Why Culture and Values Matter Most in Leadership
What does leadership have to do with culture and values? Culture and Values in the workplace matter more to U.S. workers than all other categories including pay and compensation. The same is true for France, the UK, Canada, and Germany.
What enables culture and values? Consider the second most important factor – Senior Leadership. If you are not investing in training for your leadership team, culture and values will be lower in ranking and turnover will be higher in percentage. I have learned this lesson from all perspectives, from being the newest member of the team to owning a multimillion-dollar business.
Culture and values are enabled from the top down and owned from the bottom up. Said another way, the most effective leaders enable high culture and model high values, but each teammate must genuinely feel ownership and make positive contributions to the culture.
Components of Culture and Values
Components of a thriving culture include:
- Everyone having a voice.
- A sense of meaningful contribution to the company’s mission.
- Recognition as a subject matter expert.
- A genuine concern for the well-being and success of all teammates.
There are many more components of a thriving culture depending on the mission of the organization…
Enabling Your Team
Culture can ebb and flow which is fine, as long as we are talking about varying degrees of good culture. Enabling your team to develop and contribute to a positive culture is a key component. The more ownership teammates represent in the culture of an organization, the better the culture will be.
One approach I use, within my organization of 35 teammates, is to ask each of them what a positive culture looks like and what we can do to enable it. Within my annual strategic vision mission, vision, and values document is a section dedicated to culture. This section is largely written by anyone on my team that wants to have input.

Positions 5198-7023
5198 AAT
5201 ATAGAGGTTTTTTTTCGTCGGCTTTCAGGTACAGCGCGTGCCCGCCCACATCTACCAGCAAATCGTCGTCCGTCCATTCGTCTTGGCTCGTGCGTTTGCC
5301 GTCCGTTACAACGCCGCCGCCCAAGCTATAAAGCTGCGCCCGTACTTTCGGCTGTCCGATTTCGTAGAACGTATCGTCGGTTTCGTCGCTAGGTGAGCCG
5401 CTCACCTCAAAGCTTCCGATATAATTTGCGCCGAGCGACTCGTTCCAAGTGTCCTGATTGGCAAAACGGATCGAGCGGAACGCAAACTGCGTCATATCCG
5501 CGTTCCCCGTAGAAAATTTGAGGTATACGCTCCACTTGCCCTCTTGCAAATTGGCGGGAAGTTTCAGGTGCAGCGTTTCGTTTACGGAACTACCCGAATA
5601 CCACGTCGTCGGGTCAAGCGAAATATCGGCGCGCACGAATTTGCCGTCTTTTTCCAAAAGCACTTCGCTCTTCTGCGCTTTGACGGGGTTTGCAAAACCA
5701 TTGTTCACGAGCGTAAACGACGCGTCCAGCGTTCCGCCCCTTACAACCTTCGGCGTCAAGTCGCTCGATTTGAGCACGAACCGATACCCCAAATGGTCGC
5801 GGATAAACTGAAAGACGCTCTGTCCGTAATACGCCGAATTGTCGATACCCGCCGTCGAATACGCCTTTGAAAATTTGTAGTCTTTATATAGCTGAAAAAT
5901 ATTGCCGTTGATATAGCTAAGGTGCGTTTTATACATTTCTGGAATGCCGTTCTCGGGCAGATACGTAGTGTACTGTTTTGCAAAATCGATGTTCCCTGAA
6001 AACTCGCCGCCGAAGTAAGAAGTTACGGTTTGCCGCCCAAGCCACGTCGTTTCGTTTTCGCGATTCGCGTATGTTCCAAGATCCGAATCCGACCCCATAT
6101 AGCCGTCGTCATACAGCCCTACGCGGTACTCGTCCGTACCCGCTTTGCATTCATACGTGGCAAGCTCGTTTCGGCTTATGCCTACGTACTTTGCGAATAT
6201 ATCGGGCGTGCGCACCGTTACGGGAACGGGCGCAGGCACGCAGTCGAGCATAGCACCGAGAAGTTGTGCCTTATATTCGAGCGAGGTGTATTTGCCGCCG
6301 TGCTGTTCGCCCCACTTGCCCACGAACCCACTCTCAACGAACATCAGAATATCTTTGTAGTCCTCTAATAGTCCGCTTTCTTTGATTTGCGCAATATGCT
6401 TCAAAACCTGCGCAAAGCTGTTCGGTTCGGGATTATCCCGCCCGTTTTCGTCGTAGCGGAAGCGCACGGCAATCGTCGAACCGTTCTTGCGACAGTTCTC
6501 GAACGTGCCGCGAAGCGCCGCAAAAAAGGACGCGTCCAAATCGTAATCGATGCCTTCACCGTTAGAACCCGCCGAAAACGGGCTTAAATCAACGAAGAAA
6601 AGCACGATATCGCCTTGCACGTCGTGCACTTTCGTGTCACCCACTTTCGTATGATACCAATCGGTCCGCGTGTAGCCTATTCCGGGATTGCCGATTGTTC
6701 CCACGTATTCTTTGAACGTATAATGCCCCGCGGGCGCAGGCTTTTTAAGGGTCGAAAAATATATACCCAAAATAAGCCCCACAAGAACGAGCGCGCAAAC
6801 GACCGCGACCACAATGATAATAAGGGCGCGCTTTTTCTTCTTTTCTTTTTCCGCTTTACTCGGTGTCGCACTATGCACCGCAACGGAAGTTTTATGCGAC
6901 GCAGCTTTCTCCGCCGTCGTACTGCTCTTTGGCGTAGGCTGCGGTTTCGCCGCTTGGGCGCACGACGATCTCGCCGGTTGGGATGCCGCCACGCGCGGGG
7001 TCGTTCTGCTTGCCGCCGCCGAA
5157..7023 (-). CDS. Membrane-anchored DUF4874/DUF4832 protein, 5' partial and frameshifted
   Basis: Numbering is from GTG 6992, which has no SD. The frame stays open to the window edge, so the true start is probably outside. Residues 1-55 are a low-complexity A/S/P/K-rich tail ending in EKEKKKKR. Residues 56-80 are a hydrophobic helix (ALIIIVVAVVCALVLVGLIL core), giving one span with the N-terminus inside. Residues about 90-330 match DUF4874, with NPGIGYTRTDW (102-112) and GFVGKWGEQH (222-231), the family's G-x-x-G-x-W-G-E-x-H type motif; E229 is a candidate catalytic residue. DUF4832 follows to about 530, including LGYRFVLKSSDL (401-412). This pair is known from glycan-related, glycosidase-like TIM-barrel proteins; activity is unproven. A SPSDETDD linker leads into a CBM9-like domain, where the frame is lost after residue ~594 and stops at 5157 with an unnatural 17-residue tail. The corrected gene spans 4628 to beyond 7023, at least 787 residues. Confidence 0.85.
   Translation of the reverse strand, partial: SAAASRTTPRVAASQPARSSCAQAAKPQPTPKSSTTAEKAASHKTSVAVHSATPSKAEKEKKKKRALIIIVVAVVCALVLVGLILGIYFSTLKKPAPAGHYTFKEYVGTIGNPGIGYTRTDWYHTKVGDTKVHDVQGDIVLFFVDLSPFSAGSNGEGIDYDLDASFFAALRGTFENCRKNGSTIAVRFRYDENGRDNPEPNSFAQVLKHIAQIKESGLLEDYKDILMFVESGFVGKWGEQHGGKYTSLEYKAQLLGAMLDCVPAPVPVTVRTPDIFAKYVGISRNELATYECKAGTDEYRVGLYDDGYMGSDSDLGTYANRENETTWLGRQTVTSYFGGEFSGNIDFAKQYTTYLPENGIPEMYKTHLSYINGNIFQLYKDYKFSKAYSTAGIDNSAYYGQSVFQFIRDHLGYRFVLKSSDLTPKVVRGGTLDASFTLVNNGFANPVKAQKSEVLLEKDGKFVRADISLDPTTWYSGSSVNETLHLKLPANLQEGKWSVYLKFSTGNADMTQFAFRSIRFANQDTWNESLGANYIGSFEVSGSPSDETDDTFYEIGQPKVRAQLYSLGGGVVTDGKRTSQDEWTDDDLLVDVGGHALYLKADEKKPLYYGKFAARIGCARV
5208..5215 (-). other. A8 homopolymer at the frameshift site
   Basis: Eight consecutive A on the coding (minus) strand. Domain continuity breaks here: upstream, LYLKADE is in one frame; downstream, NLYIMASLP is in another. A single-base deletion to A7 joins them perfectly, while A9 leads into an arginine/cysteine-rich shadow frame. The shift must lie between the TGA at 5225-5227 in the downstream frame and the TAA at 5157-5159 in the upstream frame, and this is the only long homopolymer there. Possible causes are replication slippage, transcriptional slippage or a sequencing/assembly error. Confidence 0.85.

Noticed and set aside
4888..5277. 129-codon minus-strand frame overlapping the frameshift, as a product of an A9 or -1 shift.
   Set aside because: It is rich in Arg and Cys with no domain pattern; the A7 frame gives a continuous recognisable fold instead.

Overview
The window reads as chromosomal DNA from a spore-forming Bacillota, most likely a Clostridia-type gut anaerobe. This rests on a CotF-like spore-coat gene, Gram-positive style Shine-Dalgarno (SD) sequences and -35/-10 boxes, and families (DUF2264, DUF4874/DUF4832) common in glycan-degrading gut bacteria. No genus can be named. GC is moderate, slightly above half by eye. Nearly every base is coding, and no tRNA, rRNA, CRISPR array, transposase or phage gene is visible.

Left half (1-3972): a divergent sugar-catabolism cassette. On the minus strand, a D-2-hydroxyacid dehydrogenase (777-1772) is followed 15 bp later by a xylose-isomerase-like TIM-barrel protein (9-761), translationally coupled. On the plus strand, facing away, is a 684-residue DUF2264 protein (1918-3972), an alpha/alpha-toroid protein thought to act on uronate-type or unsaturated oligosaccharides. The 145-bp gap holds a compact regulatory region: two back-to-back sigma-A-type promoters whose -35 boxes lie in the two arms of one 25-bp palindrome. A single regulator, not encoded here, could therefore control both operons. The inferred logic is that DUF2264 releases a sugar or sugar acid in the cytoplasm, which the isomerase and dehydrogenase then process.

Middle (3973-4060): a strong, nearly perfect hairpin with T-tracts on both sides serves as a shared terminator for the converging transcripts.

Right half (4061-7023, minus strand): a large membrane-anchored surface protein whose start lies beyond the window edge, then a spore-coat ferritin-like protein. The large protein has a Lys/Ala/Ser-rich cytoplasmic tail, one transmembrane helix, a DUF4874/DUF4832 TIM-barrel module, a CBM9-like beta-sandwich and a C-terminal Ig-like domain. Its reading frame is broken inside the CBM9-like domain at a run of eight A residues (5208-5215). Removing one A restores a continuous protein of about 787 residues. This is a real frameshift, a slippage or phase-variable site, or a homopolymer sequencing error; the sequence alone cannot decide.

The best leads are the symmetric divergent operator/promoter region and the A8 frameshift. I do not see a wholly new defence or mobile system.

The cultural items that are written by my team include:
- Build community through mentorship, leadership, and motivation.
- Promote and enable a mindset of physical fitness.
- Develop confidence and respect.
- Intentionally incorporate diversity, equity, and inclusion.
- Create and recognize opportunities for professional and personal growth.
- Encourage creative thinking to advance individual and company objectives.
- Deliberately bring people together.
These components of a positive culture are revisited each year. Then throughout the year, we discuss culture at our group meetings and make adjustments as necessary. If my leadership team does not monitor culture, it can very quickly move in the wrong direction, especially with a team of younger and lesser experienced people. I personally revisit the items mentioned above at team gatherings.
Experience is Everything
Throughout my 26-year military career (and now after 11 years in the private sector), I have been on all sides of positive and negative culture. I will admit that as much as I have tried to contribute to a positive culture, I know that there were times where I negatively impacted the culture. This is because I was not conscious of the impact my words and actions had at the time.
We all should be in it for the long haul. By focusing on culture and values, the long haul will be longer, ROI will be notably higher, and teammate engagement will be personally and professionally more rewarding.
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